There are many stories and myths associated with the significants and development of Parade Grounds, the truth can often be the simpler.
In Britain, the military practice in 17th and 18th Century has it that when a regiment marched into a town or any location where they were going to be quartered, a place of assembly was decided upon which may have been a market square, the street outside the senior officer’s lodgings or any convenient open patch of ground. If the unit was on active operations and camping in the field, the regiment would form up in front of their tents. This area would be used to draw everyone together in a “parade”, but it would not necessarily be used as a Drill Square. Once barracks became common in the United Kingdom, which was not until the very late 18th to early 19th Century, the buildings were normally arranged around a square. This open space, which was conveniently situated in the middle of the dwellings, would be used for parades of all sorts, for instance, fatigues, drill, pay, punishment, and the assembly of the guards.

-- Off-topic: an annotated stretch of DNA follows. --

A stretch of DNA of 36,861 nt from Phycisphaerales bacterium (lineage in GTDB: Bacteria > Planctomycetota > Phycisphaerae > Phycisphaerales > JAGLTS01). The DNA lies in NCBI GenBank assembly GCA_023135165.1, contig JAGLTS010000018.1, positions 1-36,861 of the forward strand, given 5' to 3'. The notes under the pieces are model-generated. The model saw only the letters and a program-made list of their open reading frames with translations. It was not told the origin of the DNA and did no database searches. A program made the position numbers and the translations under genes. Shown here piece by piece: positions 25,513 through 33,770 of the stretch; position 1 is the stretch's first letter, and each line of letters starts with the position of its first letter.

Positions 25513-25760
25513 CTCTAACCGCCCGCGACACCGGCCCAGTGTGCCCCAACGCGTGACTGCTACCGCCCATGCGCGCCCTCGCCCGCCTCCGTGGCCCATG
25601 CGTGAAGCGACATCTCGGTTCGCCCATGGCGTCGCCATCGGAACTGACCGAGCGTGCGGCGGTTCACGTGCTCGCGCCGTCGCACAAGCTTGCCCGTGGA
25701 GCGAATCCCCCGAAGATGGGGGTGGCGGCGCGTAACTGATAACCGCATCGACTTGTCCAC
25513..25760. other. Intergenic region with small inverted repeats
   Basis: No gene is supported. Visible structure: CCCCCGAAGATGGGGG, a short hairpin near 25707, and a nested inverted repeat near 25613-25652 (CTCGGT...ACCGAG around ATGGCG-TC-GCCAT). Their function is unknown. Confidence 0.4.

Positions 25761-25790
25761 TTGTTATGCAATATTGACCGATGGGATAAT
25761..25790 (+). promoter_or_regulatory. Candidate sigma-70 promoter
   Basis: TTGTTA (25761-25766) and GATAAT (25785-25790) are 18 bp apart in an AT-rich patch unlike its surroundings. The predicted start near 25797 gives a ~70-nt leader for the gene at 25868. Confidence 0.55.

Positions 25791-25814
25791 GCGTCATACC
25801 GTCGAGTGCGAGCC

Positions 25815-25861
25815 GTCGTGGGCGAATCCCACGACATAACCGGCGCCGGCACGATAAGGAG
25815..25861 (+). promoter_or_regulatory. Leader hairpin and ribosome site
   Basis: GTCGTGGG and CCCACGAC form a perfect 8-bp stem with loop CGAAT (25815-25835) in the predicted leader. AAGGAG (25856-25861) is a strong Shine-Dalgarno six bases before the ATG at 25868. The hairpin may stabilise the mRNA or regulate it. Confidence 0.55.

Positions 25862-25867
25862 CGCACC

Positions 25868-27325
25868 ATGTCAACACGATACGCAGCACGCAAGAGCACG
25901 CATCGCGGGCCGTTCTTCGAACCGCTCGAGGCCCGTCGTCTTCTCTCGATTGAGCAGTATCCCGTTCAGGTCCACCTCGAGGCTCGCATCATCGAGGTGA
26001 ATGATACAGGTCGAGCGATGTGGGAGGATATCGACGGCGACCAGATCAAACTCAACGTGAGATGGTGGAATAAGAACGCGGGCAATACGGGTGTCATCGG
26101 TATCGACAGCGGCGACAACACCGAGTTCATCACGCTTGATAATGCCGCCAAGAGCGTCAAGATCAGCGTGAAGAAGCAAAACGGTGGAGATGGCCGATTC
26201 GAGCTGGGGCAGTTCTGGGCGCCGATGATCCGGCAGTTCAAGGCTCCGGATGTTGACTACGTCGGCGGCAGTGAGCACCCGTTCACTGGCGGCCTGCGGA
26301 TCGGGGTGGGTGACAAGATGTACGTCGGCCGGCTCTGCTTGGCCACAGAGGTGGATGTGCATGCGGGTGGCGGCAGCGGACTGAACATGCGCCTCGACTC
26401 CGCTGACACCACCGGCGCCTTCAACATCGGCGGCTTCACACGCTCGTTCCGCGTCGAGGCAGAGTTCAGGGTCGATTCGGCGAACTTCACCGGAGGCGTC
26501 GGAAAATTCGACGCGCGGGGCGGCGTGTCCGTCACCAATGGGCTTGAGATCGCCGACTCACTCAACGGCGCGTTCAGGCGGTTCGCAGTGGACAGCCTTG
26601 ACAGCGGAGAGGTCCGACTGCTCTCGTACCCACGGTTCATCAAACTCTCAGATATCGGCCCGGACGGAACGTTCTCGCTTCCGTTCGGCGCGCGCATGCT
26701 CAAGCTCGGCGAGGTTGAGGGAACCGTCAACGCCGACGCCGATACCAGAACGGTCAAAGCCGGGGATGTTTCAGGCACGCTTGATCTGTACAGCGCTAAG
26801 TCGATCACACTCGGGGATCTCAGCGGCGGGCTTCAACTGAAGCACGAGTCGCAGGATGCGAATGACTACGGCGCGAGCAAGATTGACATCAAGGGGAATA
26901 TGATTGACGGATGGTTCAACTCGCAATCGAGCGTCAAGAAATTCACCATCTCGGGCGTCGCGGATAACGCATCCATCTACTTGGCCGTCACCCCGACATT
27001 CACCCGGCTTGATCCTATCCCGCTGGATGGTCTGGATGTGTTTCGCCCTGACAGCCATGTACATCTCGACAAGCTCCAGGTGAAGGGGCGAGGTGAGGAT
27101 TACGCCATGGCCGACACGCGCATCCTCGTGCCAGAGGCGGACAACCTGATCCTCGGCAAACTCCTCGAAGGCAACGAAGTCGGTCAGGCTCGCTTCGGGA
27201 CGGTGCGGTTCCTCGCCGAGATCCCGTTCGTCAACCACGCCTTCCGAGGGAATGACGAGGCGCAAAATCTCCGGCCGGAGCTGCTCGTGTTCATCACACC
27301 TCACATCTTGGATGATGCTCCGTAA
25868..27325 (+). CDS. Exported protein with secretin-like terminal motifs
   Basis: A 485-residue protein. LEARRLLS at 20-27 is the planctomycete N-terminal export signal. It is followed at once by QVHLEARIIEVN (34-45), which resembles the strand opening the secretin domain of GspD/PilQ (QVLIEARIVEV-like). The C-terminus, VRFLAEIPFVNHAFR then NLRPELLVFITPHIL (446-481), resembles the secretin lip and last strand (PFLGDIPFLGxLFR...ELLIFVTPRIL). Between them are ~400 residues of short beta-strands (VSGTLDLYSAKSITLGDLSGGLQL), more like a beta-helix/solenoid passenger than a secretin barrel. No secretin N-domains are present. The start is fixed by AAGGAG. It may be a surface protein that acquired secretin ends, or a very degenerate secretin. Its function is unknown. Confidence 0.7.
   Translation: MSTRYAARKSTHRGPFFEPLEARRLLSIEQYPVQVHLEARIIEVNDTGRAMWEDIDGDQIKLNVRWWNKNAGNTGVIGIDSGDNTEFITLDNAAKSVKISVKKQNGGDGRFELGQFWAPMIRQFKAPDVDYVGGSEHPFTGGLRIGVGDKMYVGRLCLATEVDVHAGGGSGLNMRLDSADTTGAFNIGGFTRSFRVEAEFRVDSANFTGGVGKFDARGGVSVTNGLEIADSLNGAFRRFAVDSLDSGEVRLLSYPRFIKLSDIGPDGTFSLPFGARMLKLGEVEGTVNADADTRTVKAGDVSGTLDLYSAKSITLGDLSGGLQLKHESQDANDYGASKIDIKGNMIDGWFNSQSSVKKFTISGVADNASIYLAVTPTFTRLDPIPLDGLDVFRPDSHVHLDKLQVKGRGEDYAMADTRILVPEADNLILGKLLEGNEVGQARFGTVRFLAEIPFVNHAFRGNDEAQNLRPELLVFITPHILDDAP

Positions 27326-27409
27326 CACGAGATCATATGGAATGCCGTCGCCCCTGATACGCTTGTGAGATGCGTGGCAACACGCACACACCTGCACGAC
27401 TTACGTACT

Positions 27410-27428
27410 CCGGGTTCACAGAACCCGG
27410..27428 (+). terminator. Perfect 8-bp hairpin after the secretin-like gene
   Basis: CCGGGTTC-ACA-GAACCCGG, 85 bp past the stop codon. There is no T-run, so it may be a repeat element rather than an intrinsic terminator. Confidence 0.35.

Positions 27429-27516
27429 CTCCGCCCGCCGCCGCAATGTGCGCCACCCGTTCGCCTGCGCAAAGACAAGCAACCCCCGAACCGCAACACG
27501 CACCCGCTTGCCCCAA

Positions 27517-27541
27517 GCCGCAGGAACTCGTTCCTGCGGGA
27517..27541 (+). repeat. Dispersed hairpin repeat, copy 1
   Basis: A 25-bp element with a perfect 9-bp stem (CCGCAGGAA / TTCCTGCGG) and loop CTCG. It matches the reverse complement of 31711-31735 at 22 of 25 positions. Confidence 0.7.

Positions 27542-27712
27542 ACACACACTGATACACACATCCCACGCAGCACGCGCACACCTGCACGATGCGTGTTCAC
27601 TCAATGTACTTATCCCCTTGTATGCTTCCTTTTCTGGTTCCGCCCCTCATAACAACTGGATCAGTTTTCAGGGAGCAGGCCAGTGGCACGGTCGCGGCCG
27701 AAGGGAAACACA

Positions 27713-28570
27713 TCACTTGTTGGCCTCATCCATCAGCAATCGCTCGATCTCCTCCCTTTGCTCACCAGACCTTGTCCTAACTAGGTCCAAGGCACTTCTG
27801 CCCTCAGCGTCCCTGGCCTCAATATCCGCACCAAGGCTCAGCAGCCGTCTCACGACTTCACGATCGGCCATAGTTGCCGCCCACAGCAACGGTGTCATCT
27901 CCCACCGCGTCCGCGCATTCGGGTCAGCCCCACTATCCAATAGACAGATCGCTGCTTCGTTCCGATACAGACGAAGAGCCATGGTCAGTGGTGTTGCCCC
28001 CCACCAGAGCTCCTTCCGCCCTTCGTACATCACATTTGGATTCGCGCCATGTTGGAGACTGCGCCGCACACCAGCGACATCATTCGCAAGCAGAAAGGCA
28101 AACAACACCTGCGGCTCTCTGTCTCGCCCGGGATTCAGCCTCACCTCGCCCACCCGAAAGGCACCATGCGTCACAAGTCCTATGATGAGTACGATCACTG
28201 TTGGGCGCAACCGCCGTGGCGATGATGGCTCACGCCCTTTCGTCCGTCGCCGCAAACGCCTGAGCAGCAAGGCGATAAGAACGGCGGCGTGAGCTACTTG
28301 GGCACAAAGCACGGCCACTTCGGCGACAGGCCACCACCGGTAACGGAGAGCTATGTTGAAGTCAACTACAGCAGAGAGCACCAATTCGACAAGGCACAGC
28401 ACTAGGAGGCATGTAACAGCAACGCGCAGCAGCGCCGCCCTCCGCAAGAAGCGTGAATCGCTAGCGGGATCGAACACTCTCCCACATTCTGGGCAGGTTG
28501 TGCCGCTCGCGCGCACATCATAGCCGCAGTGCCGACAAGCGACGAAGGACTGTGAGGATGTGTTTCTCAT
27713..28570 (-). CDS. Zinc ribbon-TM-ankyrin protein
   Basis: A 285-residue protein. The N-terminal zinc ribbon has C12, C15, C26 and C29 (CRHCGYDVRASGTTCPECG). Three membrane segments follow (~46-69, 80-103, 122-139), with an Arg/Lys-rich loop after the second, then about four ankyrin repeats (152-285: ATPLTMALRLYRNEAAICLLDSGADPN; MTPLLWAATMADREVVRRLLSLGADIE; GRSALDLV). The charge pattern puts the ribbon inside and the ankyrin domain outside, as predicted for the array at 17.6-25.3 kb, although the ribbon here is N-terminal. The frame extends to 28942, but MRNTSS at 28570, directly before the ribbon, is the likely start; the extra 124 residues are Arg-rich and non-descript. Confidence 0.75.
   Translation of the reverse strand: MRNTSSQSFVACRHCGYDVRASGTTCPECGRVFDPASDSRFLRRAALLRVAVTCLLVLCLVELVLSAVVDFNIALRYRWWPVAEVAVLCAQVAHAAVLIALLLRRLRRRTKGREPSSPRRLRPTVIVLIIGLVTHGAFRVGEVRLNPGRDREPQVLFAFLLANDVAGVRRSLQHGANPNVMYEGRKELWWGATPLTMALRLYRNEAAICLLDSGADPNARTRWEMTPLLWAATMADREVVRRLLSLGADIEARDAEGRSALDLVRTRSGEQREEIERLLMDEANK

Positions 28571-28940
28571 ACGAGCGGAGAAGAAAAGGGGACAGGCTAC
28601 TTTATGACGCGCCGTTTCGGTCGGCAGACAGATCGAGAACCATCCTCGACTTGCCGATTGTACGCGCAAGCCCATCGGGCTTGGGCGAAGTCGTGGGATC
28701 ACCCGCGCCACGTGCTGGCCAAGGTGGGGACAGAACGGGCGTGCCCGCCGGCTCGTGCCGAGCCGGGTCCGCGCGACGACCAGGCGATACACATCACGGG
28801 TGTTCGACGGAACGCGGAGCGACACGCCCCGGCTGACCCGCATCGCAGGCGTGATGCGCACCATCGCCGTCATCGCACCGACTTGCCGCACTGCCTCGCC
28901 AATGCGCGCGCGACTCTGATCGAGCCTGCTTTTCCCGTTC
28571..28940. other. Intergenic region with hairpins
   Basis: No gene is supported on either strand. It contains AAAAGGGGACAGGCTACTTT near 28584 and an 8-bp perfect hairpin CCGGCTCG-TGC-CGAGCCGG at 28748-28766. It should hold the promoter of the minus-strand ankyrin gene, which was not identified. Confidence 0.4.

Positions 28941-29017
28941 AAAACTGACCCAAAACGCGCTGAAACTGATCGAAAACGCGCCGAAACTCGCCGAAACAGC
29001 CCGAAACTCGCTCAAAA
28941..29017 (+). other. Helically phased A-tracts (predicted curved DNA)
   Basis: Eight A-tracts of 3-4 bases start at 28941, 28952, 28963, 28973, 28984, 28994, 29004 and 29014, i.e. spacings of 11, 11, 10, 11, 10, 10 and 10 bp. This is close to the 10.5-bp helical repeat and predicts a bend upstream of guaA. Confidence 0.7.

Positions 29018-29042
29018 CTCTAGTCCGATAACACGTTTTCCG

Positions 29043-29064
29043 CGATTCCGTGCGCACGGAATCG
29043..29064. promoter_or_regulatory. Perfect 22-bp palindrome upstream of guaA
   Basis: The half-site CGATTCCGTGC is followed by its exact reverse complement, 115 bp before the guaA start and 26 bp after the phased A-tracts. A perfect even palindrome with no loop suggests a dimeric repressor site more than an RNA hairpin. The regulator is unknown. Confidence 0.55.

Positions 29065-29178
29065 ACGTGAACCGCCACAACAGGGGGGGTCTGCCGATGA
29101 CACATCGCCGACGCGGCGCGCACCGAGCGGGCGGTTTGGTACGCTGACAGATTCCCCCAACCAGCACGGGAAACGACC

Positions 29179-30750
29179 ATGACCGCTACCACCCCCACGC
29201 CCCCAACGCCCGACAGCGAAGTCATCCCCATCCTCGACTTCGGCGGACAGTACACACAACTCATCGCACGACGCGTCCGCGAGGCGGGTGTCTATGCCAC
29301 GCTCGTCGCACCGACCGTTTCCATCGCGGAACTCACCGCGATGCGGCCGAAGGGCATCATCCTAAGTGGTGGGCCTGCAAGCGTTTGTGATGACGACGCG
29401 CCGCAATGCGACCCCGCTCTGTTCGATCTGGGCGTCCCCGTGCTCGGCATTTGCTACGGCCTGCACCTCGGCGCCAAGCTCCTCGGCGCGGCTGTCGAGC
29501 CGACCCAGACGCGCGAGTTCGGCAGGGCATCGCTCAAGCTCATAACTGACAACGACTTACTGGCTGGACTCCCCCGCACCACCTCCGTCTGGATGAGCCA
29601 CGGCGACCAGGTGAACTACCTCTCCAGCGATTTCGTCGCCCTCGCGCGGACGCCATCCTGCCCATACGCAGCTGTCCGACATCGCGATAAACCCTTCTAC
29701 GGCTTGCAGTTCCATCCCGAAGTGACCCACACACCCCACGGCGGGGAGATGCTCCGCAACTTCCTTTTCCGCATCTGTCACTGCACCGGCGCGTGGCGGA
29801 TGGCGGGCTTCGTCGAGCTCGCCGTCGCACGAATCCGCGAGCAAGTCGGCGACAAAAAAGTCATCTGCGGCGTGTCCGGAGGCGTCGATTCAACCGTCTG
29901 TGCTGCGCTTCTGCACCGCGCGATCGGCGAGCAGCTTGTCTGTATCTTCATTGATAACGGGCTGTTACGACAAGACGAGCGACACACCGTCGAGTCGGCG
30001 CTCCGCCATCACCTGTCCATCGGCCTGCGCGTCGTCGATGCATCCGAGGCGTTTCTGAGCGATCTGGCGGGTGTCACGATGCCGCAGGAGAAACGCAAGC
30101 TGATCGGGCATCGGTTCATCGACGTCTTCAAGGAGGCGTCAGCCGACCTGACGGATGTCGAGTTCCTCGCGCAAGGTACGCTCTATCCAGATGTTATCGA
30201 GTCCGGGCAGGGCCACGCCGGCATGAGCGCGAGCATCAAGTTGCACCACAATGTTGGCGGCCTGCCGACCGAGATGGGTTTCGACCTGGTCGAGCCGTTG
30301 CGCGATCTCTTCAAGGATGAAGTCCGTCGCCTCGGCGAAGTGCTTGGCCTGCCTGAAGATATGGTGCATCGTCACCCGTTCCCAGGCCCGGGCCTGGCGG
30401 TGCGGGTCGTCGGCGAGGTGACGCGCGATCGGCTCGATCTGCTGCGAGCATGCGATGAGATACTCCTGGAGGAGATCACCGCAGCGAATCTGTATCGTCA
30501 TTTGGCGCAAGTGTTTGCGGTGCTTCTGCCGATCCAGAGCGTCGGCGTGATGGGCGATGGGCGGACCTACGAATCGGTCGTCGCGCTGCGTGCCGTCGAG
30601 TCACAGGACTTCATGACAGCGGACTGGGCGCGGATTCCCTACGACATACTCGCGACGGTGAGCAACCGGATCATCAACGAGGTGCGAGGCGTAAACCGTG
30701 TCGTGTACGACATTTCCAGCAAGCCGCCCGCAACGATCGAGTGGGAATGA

Within the Australian Army, the Parade Ground holds a symbolic representation of a sanctuary of a unit’s fallen soldiers and in line with this symbolism it is deemed “hallowed ground” and is respected as such.
A term used in line with the Parade Ground is “holding ground” and by definition is “troops keeping the ground”. On selected unit ceremonial occasions troops are positioned at the corners of a parade ground to “hold ground”; these troops are equipped with weapons which range from lances to mortars through to guns. This symbolism is to afford protection to the unit parading in order to permit it to carry out its ceremonial duties safely.
Holding ground should not be confused with the placement of old Artillery pieces at the corners of a parade ground. These pieces are placed in these positions more as a decoration than as some historic symbol; therefore their position has no meaning either historically or by tradition.
 Military Traditions and Customs, Infantry Centre, dated 7 April 1977, Chapter 4, pages 4-14, and paragraph 96.